M&A: Getting the right assets into the right hands

head of energy and infrastructure, Brodies LLP
head of energy and infrastructure, Brodies LLP Mergers 1502

The stabilising oil price has triggered significant oil and gas M&A activity, with a busy summer period extending through into the new year.

Much of this is centred around getting the right assets into the right hands, encouraging new investment into the UK continental shelf (UKCS), and allowing the region to continue to take advantage of existing fields and bring new developments on stream.

Dealmakers have had to become more innovative, delivering unique and often ground-breaking structures, as demonstrated by the Tolmount development.

The key to unlocking this deal was Premier securing a commercial structure which was the first of its kind, while minimising its capital expenditure (capex) and maintaining exposure to upside in the Greater Tolmount Area.

The Tolmount deal demonstrates the key themes of private equity investment and extends the role of an infrastructure owner closer to the wellhead than any previous project – involving them right at the start of project development, rather than as a purchaser of developed infrastructure.

This model could prove very attractive to other UKCS licensees considering alternative ways to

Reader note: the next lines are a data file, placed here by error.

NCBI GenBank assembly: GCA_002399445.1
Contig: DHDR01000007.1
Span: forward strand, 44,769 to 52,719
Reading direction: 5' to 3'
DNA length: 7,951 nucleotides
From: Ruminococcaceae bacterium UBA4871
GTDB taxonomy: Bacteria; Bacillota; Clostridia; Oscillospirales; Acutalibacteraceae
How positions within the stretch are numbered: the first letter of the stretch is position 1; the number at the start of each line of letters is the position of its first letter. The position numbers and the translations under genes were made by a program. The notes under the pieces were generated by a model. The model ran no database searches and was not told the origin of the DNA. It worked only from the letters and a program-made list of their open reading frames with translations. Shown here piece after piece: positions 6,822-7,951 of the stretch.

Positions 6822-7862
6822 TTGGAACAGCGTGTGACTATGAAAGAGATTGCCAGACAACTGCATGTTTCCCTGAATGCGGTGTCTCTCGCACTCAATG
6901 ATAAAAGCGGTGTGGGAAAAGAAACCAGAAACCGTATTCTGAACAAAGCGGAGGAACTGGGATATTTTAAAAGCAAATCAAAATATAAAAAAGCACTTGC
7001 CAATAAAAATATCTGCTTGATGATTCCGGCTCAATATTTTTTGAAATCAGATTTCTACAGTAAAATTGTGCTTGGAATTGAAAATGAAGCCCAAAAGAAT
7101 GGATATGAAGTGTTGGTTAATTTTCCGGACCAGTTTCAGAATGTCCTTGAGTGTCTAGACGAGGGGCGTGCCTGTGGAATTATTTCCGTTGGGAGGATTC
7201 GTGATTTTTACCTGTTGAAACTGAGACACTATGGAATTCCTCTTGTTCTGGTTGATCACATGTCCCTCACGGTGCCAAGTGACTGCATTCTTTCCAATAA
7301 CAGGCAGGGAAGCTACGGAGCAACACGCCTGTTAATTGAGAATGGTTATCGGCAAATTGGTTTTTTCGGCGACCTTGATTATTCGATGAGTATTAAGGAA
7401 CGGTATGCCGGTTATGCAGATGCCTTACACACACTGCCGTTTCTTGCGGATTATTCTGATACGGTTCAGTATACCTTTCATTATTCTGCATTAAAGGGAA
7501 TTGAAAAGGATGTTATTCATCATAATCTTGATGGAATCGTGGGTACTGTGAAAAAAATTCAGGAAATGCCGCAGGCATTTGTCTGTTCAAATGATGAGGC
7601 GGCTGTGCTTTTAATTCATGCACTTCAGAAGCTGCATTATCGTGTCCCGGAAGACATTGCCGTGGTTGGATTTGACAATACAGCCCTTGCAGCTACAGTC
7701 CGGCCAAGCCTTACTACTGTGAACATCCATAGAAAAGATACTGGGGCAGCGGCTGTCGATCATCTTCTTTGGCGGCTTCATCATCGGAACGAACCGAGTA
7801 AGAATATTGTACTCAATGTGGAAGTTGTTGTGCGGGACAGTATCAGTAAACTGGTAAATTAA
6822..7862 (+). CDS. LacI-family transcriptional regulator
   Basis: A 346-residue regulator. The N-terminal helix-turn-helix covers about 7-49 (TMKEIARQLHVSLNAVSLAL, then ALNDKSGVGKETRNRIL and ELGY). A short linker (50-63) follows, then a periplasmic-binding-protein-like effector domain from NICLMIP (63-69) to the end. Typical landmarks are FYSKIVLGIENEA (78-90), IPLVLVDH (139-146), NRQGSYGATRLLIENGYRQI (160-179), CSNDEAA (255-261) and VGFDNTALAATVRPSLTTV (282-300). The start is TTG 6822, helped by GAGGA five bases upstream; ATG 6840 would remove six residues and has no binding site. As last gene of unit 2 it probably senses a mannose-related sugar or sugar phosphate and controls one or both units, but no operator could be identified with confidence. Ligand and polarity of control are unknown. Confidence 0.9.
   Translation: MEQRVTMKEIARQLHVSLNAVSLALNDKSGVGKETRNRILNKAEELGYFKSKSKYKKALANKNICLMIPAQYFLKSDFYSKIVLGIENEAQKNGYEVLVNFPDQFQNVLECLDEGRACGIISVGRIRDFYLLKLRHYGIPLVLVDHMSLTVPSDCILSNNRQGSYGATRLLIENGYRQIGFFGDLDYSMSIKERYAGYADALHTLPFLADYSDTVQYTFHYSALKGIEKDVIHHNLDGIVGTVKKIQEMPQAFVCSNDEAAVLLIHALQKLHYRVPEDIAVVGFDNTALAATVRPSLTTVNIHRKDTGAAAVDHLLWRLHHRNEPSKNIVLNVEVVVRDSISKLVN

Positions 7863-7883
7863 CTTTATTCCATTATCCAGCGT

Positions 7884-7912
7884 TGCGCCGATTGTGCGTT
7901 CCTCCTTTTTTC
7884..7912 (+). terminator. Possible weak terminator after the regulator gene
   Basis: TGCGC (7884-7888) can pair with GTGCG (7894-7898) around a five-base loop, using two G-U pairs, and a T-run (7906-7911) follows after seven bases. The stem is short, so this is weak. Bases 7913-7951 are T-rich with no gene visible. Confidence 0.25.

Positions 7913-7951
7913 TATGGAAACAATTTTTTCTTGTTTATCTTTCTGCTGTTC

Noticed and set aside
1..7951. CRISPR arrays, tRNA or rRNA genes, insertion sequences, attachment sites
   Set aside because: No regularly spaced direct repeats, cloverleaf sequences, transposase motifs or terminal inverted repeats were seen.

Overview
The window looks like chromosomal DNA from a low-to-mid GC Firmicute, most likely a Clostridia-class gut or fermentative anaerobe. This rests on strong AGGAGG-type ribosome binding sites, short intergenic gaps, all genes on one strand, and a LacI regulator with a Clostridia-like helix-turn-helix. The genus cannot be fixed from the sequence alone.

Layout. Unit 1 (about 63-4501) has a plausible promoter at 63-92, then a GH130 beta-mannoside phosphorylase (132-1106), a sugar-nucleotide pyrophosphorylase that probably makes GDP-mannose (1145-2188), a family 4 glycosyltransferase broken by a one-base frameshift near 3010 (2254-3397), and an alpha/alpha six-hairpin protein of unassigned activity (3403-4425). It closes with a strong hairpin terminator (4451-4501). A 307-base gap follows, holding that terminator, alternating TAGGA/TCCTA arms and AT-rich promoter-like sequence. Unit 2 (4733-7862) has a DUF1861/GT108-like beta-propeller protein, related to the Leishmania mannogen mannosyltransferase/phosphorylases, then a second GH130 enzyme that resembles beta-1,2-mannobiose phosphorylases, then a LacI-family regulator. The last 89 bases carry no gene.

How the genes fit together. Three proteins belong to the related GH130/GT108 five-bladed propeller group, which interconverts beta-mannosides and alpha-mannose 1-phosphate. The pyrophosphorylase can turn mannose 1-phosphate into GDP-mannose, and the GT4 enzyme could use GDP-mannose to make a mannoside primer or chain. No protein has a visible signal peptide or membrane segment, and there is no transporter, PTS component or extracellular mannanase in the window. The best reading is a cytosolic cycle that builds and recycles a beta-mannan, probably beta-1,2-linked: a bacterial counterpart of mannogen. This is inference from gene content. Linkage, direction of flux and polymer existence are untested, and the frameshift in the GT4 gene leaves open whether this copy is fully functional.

sanction capex projects, or other infrastructure providers looking for new areas to expand into.

Another innovative deal completed in the fourth quarter of 2018 was the purchase of Magnus and related infrastructure interests by EnQuest from BP.

This deal was structured in two tranches – an initial interest of 25% which transferred (together with operatorship of the various assets) in 2017, with an option for EnQuest to acquire the remaining 75%.

The deal also included bespoke financing and decommissioning elements.

In January 2019, Chevron transferred its interest and operatorship in the Rosebank field to Equinor – an important deal because of the field’s current stage in its lifecycle.

Chevron and ConocoPhillips have announced significant marketing exercises for their UKCS assets.

And reflecting activity across the industry, Rovop’s asset acquisition of M2 Subsea’s remotely-operated vehicle fleet is another example of innovative acquisition structures in the oilfield equipment and services sector.

The large number of recent deals and developments, as well as new, innovative ways of transacting, combined with the arrival of transferable tax history, all point to continuing activity in the UKCS deals sector.